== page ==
DIY Robot Cardboard Helmet

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About: Science Teacher. Maker. True-Believer.

Intro: DIY Robot Cardboard Helmet

Here's a show stopping helmet to create a robot costume around.

You can either download the files, print, trace and cut your own cardboard or visit my Esty shop and purchase the kit and I'll cut the pieces for you! Note: Use gloves to avoid paper-cuts from laser cut cardboard (and hot glue). Sand the edges a bit for less risk of injury.

Materials needed:

  • PDF file or Cardboard kit from Etsy
  • Two 18" x 24" cardboard sheets (if using the files linked above) OR cut the pieces from a gundam model kit box box or case of beer for a super silly robot.
  • Transparent film or acrylic for visor
  • GLOVES! Laser cut edges are sharp! Use gloves especially if working the the laser cut kits and hot glue
  • Sandpaper
  • Hot glue
  • Wood Glue
  • Masking tape or packing tape
  • Metal straightedge ruler
  • Scissors or a xacto knife

Step 1: Assemble the Helmet's Dome and Mohawk

Start by gluing the prongs of the two top dome parts of the hemet together along the edges. Wear gloves and work slowly gluing from the base to the ends. The curved shape will come together if you work carefully and match up the edges precisely. Do the same with the back part of the helmet, and then attach all three parts, as seen in the third image.

Next fold and glue the three "mohawk" parts. Gather the three parts shown in the fourth image in this step. USe your metal ruler to help you fold precisely.

Personally, I think wood glue gives the cleanest and most sturdy finish, but hot glue is faster. Hot glue can also be more forgiving as you can re-heat and re-glue if you're unsatisfied with your seam. Either way, apply the glue into the corrugated edges and either hold or tape the edges together as the glue dries/ cools. Gluing into the corrugated edges is method is my preference, but it also works well to hold the edges together and glue along the back. Take a look at the tips on gluing and folding from my Hawk Helmet for more help!

Step 2: Attach the Mohawk and Assemble the Brim

Next find the mohawk insert (image 1), fold the sides and glue (image 2). Glue the inset piece at the front of the mohawk to form the concave front feature. (See image 6)

Build the brim by locating the brim part (image 3) and gluing it along the seams of the front brim (image 4). Then glue the U shaped piece at a 90 degree angle, to create the full brim. (image 5) The brim also includes the upper sides of the helmet so curve these pieces around to begin forming the sides.

I laser cut an acrylic visor for this helmet too, just to see how it would come out. In the PDF template, you'll find the visor part which you will use as a template to create your visor from any transparent or translucent material you like.

You'll quickly notice the matching geometry in the sides of the dome, the brim, and the mohawk. Let the cardboard be your guide. (image 6-8) Apply some glue into your corrugated edges, and line the sides up with the matching edges.

Step 3: Helmet Grommets and Greeblies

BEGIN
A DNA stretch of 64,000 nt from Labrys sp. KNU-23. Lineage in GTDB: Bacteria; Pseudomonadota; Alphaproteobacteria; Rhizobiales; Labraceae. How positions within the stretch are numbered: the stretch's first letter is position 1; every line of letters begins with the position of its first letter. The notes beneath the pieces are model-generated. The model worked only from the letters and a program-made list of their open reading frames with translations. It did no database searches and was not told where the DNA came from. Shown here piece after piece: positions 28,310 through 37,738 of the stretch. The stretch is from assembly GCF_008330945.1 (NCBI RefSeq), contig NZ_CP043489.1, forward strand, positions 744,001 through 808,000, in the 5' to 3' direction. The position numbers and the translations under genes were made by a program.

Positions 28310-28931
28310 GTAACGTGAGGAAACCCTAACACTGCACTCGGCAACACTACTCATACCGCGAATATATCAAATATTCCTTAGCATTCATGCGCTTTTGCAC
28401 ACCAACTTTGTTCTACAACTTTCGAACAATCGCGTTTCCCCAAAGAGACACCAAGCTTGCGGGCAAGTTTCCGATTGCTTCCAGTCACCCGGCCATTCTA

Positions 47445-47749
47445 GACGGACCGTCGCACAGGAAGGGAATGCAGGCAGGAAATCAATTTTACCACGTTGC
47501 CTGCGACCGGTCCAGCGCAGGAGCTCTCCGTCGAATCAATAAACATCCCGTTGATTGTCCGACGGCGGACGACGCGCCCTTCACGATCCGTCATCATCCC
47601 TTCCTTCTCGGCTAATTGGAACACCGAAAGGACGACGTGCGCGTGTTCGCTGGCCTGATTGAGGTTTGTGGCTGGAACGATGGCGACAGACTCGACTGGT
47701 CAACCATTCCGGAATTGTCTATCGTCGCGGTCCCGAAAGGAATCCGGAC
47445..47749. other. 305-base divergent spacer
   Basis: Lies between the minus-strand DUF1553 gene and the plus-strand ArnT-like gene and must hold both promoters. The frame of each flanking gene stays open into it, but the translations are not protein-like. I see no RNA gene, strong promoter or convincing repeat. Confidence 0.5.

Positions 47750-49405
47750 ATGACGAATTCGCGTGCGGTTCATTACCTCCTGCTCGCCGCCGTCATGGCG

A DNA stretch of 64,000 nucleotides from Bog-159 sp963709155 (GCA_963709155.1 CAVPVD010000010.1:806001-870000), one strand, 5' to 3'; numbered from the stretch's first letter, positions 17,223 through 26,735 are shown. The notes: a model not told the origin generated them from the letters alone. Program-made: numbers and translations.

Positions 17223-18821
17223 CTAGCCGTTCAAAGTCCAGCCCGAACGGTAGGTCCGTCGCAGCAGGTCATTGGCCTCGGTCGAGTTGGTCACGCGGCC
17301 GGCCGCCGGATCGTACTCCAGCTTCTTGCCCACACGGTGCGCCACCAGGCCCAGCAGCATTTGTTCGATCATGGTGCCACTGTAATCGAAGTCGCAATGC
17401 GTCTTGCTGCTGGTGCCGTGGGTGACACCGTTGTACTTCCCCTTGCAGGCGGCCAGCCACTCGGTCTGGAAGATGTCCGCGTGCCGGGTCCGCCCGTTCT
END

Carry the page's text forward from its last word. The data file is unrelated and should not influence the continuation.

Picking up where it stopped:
Okay, let's get a few of the little bits out of the way. Parts can be made easier to work with by rolling them around rounded objects. I often use a baseball bat handle, bowl or rolling pin depending on the curve required.

Curl the "bell curve" shaped piece (image 1) around a cylinder (a baseball bat or broom handle would be perfect here) and attach the small ends together. As you can see, I re-enforced this seam with masking tape as it's such a small connection and this area will be relatively out of sight on the final helmet.

The two butterfly shaped parts (image 3) form the left and right greeblies (images 4 -5). They are slightly different, so fit them up before gluing and make sure you've got them on the correct side. They should follow the downward sloping curve of the helmet sides.

Finally we have another inset piece for the missing space at the back of the helmet. (image 6) Parts shaped like an iron cross will be folded into an inset rectangle. For this part, it is intended to become two vertically stacked inset squares. (image 7)

Step 4: Assemble and Attach the Ears

Glue the two cylinder shapes from the previous step into the matching holes at the back of the helmet. As well, attach the square inset into the missing rectangle at the lower center of the back of the helmet.

Next assemble the ears simply by gluing the one ear with a hole in it to one that does not have a missing hole. Do this twice and you should have two ears with inset holes that match up with your cylinders.

Step 5: "Face" Parts

Collect the "mouth" parts (image 1) and use your straightedge ruler to fold along vertices on the nose/ mouth part and fold sharply (image 2). Use the two smallest parts to inform the angle of the fold, and glue them in place (image 3).

Fold the mushroom shaped part around it's "stem" to form the, I dunno, "goatee?" I don't know why this robot needs a goatee, but I'm sure he's a hit with the lady robots. (image 4 -5)

Fold the, let's call them sideburns, into shape (image 6). Your first folds should be at 90 degrees in order to align the thin prongs of this part as top and bottom sides (image 7).

Step 6: Assemble the Face